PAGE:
HaCaT and SCC-9 cells were grown until 75% confluence and 2.5×105 cells in 20 µl of phosphate-buffered saline were implanted into the right lateral portion of the tongue of 6- to 8-week-old male Balb/c nude mice, using a syringe with a 30 gauge disposable needle (BD Biosciences). This procedure was approved by the Institutional Committee for Ethics in Animal Research of the University of Campinas. Mice were sacrificed 20 days after implantation and the control and tumor tissues were immediately removed and frozen in dry ice. A small piece of each tumor was fixed in formalin and embedded in paraffin for histopathological examination after H&E staining. We performed three independent experiments for the analysis of the protein and peptide expression in control and tumor tissues. Each sample is composed of a pool of three mouse tissues, either from control or tumor tissues. The samples were named as Control 1 (experiment 1, n = 3), Control 2 (experiment 2, n = 3), Control 3 (experiment 3, n = 3) and Tumor 1 (experiment 1, n = 3), Tumor 2 (experiment 2, n = 3) and Tumor 3 (experiment 3, n = 3). The control and tumor tissues were homogenized with liquid nitrogen using mortar and pestle. Tissue protein from each of the three mice were separately resuspended with 50 µl of extraction buffer in urea containing protease inhibitors [11] and incubated at room temperature for 30 min. After centrifugation at 12,000×g for 10 min at 4°C, the supernatant was quantified using the Bradford method reagent (BioRad) as previously described [12]. Then the same protein amount was pooled from three mouse samples, either from control tissues or from tumor tissues, to be analyzed by LC-MS/MS. Three independent experiments were performed.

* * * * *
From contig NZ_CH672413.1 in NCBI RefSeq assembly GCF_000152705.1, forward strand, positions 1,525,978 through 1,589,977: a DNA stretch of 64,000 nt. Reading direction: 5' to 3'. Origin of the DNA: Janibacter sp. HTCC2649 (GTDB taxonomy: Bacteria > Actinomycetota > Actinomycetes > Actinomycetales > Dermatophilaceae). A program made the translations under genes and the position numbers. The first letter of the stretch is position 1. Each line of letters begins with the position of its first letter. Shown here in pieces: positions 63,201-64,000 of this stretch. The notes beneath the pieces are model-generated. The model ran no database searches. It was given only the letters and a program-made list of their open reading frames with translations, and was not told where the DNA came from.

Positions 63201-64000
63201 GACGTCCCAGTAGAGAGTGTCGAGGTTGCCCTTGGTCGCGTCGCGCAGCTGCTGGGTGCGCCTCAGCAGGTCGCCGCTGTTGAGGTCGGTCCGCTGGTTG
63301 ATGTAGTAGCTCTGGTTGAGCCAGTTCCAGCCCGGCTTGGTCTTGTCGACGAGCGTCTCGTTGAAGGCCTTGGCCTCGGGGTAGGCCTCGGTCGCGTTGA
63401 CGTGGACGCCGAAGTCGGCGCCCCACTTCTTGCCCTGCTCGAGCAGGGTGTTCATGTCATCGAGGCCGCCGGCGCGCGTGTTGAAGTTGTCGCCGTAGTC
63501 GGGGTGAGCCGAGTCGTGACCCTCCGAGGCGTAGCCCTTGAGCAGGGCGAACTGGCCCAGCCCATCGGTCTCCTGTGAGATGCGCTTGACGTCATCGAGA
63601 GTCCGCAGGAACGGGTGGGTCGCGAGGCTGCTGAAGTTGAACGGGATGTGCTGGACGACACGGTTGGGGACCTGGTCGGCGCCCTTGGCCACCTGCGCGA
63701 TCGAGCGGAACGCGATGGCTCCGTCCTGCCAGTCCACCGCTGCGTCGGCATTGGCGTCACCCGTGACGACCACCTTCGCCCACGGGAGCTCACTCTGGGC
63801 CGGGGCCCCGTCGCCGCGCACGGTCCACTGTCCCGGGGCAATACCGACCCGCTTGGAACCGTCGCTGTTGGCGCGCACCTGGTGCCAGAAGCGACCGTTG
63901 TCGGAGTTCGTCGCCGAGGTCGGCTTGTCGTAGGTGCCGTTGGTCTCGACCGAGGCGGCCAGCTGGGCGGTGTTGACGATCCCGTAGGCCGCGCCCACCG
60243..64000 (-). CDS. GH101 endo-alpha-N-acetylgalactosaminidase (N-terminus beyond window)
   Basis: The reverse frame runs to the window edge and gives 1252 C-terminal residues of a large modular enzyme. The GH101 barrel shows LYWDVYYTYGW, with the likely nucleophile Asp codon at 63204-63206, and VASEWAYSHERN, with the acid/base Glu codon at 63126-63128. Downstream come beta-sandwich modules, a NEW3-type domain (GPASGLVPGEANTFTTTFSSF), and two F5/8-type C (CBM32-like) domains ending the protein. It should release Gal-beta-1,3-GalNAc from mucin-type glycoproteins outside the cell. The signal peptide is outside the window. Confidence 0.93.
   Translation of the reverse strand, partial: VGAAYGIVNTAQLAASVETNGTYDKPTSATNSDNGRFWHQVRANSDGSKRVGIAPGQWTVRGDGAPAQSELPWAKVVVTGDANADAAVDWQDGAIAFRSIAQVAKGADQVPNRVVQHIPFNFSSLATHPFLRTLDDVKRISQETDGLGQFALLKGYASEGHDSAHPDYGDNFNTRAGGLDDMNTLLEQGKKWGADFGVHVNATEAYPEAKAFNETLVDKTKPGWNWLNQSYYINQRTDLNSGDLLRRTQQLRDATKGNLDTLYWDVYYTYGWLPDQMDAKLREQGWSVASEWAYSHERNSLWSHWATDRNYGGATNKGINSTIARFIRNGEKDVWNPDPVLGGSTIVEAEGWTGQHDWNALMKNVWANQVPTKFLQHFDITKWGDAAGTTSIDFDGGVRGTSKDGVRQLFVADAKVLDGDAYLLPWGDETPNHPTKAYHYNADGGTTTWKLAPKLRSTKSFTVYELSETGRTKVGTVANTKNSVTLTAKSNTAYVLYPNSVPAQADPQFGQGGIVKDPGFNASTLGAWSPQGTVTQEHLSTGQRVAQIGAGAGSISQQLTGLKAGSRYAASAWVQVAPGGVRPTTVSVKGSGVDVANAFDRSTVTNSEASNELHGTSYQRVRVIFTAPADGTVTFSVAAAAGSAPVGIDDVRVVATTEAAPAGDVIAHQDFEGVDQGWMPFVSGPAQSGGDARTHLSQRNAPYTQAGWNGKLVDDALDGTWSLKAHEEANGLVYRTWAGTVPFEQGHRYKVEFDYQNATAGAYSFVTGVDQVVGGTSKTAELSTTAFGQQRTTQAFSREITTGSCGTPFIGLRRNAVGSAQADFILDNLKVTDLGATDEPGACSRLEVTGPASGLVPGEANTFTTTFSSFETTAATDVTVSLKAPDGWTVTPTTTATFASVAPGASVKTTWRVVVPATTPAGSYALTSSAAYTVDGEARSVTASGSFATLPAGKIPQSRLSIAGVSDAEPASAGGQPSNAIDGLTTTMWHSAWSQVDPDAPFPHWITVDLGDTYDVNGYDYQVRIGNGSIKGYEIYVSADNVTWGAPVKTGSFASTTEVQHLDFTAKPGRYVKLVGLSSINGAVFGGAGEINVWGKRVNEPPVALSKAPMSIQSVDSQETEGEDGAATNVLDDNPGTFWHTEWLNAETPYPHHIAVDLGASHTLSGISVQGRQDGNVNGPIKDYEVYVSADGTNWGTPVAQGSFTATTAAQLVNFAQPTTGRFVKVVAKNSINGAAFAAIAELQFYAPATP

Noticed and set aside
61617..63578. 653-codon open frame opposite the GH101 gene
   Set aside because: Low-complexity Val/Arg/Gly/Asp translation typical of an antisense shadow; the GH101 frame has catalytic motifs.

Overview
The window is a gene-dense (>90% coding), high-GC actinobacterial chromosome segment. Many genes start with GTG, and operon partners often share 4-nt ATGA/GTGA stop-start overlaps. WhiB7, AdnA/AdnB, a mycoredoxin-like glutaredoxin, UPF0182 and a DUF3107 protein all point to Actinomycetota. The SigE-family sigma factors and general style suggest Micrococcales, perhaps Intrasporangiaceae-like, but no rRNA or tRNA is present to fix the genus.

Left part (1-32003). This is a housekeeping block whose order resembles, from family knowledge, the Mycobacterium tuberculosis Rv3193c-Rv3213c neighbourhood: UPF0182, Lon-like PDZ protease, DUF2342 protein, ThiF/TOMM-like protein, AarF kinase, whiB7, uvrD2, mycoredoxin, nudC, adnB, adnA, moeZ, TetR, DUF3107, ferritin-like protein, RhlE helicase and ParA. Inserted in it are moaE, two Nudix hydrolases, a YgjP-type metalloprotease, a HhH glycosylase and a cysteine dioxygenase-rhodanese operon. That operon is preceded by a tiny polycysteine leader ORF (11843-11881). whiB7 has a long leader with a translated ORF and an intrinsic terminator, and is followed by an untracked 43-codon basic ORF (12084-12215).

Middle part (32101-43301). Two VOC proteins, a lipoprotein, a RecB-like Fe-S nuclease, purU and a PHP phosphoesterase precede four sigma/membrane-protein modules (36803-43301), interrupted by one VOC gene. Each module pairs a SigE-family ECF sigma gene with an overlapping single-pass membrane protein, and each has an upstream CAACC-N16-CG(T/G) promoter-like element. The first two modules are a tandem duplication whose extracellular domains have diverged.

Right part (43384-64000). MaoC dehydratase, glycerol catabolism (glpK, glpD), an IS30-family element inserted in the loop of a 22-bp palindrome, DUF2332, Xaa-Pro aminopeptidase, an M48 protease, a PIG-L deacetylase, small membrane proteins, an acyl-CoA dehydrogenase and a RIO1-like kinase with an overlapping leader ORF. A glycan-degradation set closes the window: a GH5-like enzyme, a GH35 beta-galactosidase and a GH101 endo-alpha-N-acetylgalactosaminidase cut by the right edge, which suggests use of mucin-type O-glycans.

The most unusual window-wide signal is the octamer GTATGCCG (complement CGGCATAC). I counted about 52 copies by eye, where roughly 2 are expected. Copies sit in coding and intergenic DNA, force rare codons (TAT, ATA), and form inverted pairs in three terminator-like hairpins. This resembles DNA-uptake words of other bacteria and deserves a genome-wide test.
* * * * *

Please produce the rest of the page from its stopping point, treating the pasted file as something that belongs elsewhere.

Sample preparation for LC-MS/MS

The extracted proteins were reduced (5 mM ditiotreitol, 25 min at 56°C), alkylated (14 mM iodoacetamide, 30 min at room temperature in the dark) and digested with trypsin (Promega), the peptides were desalinized using the column Sep-pak C18 cartridge (Waters), dried down in a vacuum concentrator and reconstituted in 0.1% formic acid.

Regarding the identification of endogenous cleavage peptides by LC-MS/MS, 672 µg of extracted protein from tissues as described before were precipitated with the final concentration of 10 mM HCl. After centrifugation, the supernatant was collected, the peptides were desalinized using the column Sep-pak C18 cartridge (Waters) and the peptides were dried down in a vacuum concentrator and resuspended in 20 µl of 0.1% formic acid.

LC-MS/MS analysis

The protein derived samples (2 µg) and endogenous cleavage peptides were analyzed on an ETD enabled LTQ Velos Orbitrap instrument (Thermo Fisher Scientific) connected to nanoflow liquid chromatography tandem mass spectrometry (LC-MS/MS) on an EASY-nLC system (Proxeon Biosystem) through a Proxeon nanoelectrospray ion source. The resulting peptides were separated by 2–90% acetonitrile gradient in 0.1% formic acid using a pre-column EASY-Column (2 cm× ID100 µm, 5 µm particle size, Thermo Fisher Scientific) and the a PicoFrit Column (20 cm× ID75 µm, 5 µm particle size, New Objective), at a flow rate 300 nl/min over 135 min. The nanoelectrospray voltage was set to 2.5 kV and the source temperature was 200°C. All instrument methods for the Orbitrap Velos were set up in the data dependent acquisition mode. The full scan MS spectra (from m/z 300–1600) were acquired in the Orbitrap analyzer after accumulation to a target value of 1e6 in the linear ion trap. Resolution in the Orbitrap system was set to r = 60,000 and the 20 most intense peptide ions with charge states ≥2 were sequentially isolated to a target value of 10,000 and fragmented in high-pressure linear ion trap by low-energy CID (collision-induced dissociation) normalized collision energy of 35%. The signal threshold for triggering a MS/MS event was set to 1000 counts. Dynamic exclusion was enabled with exclusion size list of 200 and exclusion duration of 60 s. An activation q of 0.25 and activation time of 10 ms were used [13].